Genera and subgenera are taxonomic ranks. To make the ranking less subjective, a cladistic approach is required. Throughout this study, clades that are sister-groups of one another do not differ in their taxonomic ranking. This leaves the option open to give the same ranking also to clades that do not have a sister-group relationship. As a consequence, a genus may have more than two subgenera. Since there are many more splitting points in evolutionary history than taxonomic ranks, this cannot be avoided. Genera are always based on monophyletic species groups. In some cases, at the subgeneric level, paraphyletic taxa are accepted. Genetic distances were not used as decisive in deciding upon the status of genus versus subgenus.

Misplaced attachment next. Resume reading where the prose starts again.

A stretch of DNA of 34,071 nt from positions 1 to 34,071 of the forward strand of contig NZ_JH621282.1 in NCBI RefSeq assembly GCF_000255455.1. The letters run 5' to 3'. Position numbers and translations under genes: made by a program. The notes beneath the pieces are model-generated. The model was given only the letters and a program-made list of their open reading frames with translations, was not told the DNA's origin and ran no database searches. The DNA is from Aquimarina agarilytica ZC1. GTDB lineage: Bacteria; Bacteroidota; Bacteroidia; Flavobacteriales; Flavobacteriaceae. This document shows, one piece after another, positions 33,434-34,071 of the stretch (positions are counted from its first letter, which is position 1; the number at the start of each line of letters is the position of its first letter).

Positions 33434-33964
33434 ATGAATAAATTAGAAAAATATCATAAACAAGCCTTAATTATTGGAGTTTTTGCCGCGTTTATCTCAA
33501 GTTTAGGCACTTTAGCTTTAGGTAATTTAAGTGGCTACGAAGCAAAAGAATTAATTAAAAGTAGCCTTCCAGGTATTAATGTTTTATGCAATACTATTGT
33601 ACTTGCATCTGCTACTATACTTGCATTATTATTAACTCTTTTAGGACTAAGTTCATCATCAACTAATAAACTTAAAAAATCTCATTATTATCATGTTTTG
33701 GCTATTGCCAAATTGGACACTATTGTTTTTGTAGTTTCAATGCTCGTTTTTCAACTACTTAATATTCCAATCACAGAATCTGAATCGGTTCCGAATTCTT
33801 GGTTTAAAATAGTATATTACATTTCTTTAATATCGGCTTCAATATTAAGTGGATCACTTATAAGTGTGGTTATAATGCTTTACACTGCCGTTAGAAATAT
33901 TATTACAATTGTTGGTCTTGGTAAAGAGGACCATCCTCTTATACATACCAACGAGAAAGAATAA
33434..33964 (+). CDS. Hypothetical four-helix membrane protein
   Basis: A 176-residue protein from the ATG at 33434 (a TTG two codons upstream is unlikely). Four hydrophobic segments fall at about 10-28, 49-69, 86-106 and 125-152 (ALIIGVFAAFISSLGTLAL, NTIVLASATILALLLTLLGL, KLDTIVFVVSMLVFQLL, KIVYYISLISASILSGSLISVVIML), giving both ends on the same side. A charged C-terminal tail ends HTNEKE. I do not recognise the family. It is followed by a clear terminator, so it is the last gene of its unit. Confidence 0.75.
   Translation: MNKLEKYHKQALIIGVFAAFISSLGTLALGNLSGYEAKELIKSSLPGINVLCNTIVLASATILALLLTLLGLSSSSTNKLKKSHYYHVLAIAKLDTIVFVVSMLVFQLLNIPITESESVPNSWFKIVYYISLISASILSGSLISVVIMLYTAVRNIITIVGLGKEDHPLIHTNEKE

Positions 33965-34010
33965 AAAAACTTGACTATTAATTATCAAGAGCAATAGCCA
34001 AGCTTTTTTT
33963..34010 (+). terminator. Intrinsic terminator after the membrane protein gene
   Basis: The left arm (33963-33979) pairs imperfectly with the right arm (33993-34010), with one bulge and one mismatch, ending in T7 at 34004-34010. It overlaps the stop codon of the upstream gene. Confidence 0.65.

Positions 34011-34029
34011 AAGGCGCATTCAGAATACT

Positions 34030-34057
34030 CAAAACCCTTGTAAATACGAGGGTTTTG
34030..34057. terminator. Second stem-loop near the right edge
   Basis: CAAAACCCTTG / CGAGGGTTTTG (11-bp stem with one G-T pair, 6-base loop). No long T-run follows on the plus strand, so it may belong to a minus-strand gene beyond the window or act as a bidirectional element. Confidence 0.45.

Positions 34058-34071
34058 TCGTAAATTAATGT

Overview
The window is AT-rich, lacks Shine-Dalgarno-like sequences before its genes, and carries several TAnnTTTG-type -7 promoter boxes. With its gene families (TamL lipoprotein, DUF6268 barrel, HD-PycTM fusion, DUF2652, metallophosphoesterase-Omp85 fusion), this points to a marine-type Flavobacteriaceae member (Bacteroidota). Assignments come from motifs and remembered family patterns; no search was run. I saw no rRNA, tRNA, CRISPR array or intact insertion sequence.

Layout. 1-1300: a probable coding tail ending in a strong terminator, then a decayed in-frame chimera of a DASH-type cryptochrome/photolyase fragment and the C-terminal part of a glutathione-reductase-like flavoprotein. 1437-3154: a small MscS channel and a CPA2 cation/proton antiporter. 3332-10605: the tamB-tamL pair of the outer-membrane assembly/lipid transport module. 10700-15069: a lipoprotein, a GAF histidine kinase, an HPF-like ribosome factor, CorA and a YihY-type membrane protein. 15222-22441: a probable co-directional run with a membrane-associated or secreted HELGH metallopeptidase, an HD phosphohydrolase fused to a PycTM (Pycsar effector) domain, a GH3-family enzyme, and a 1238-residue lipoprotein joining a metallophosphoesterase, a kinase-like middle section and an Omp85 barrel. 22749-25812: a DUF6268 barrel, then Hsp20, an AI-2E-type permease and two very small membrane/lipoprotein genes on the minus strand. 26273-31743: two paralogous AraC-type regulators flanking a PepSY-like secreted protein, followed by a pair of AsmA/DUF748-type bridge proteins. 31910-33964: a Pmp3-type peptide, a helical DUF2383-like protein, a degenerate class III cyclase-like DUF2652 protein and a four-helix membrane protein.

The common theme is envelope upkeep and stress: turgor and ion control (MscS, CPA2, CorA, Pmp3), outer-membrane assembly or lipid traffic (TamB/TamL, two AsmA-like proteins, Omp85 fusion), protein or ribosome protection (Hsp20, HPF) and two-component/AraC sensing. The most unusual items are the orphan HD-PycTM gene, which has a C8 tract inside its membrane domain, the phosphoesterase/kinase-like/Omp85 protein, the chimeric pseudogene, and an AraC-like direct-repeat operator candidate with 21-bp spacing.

When morphologically cryptic taxa are unequivocally brought to light by the molecular analyses, these taxa are not neglected but formally characterized and named, as advocated by Cook et al. (2010), Gittenberger and Gittenberger (2011) and Jörger and Schrödl (2013). Abbreviations: PP = posterior probability, MYA = million years ago.